Don’t Fear a Correction With 2 Dividend Stocks You Can Hold Forever

Calls for a market correction intensify daily, and the bull run won't last forever. Follow two simple rules for adding strong dividend plays that you can hold without worrying about where the market goes.

Joseph Hogue
Joseph Hogue
Jul 24, 2014 at 7:29AM
Energy, Materials, and Utilities

It has been nearly three years since the market has faced a drop in prices of 10% or more, and investors are more than a little worried. The memory of two stock market crashes in less than a decade still has investors on their toes for another sell-off and daily calls by pundits for a bubble.

Investing does not have to be like this for most people. Unless you are a money manager or advisor, always tasked with beating the markets, investing can be a long-term decision and your money can be safe in stocks you can hold forever.

Two simple rules for your forever portfolio
As an analyst, I am constantly revising my estimates for individual companies and making recommendations for investment. While I do not believe that investors can time the general market, there is some profit in finding undervalued stocks on potential earnings. These investments account for a small portion of my personal portfolio, however, with most of my money in stocks I can buy and not worry about forecasting quarterly earnings.

These are my forever stocks, companies that should be around for decades and will continue to see higher sales. For these investments, I look to two general rules:

  1. Even if the stock market crashes and asset prices crumble, there is one thing that cannot be taken from your portfolio: the dividends you've collected. Since 1946, dividends have accounted for 55% of the real return to stocks, though yields have dropped lately to just 2% for those in the S&P 500. Nearly all of the investments in my forever portfolio offer a yield of 3% or more.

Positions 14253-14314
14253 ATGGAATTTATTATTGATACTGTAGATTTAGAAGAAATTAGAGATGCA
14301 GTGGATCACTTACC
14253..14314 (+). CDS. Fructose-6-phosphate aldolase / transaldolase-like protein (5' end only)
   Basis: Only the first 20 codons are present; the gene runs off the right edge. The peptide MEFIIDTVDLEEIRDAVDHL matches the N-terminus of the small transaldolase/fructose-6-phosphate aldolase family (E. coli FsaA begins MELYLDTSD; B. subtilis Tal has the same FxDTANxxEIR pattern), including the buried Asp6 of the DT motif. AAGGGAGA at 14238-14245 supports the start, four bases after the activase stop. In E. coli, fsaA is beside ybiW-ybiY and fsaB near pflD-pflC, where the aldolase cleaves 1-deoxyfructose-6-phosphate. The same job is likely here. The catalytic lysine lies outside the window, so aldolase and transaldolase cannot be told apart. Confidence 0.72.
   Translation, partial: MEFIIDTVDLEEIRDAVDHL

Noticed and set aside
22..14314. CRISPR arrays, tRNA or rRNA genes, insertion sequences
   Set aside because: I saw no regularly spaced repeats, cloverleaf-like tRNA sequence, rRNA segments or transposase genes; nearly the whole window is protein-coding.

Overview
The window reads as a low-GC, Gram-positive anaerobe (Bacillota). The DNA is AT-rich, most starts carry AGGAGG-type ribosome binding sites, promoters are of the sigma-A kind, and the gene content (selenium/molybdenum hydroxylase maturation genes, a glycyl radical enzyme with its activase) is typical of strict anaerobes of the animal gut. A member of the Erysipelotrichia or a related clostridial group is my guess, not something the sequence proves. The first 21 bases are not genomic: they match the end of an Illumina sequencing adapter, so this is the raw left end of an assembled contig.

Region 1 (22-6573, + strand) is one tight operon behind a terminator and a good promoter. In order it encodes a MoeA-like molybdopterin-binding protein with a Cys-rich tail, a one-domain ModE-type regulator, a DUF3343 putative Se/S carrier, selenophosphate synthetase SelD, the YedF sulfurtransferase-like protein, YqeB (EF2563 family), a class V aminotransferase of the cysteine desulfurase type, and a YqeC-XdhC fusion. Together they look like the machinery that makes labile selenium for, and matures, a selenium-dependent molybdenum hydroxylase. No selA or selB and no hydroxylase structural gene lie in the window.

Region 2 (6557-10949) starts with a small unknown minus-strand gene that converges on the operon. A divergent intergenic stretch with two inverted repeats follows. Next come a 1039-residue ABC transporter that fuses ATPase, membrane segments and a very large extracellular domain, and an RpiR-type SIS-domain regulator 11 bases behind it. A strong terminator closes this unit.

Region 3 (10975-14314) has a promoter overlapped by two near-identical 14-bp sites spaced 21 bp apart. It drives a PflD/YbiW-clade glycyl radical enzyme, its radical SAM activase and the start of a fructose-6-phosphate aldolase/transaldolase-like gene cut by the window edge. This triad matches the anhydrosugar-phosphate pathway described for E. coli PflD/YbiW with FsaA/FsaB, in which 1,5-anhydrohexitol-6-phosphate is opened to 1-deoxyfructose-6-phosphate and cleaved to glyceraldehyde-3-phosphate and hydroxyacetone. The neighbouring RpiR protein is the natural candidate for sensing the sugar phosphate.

2. While no one can predict the future, there are several themes that are likely to challenge the world over the next several decades. These are durable trends with the potential to move trillions of dollars into a sector or industry. One-off events might mean these sectors or stocks underperform in any given year, but the long-term trend should give them extremely strong growth drivers.

Potash Corp (NYSE:POT) is the world's second-largest producer of potash and the third largest producer of nitrogen and phosphate. Fertilizer stocks are one of my strongest megatrend bets with about 10% of my total portfolio in different companies. The sector has taken a hit lately on weakness in the pricing structure and record crop production, but the long-term drivers are undeniable. To feed a global population that could reach eight billion by 2020, producers will need to increase crop yield through higher nutrient use.

The company increased the dividend by 19% last year and finally looks like it is committed to returning shareholder cash. Shares now pay an attractive 3.6% dividend yield. Besides the $997 million in dividend payments, Potash Corp also bought back $411 million in shares over the last year.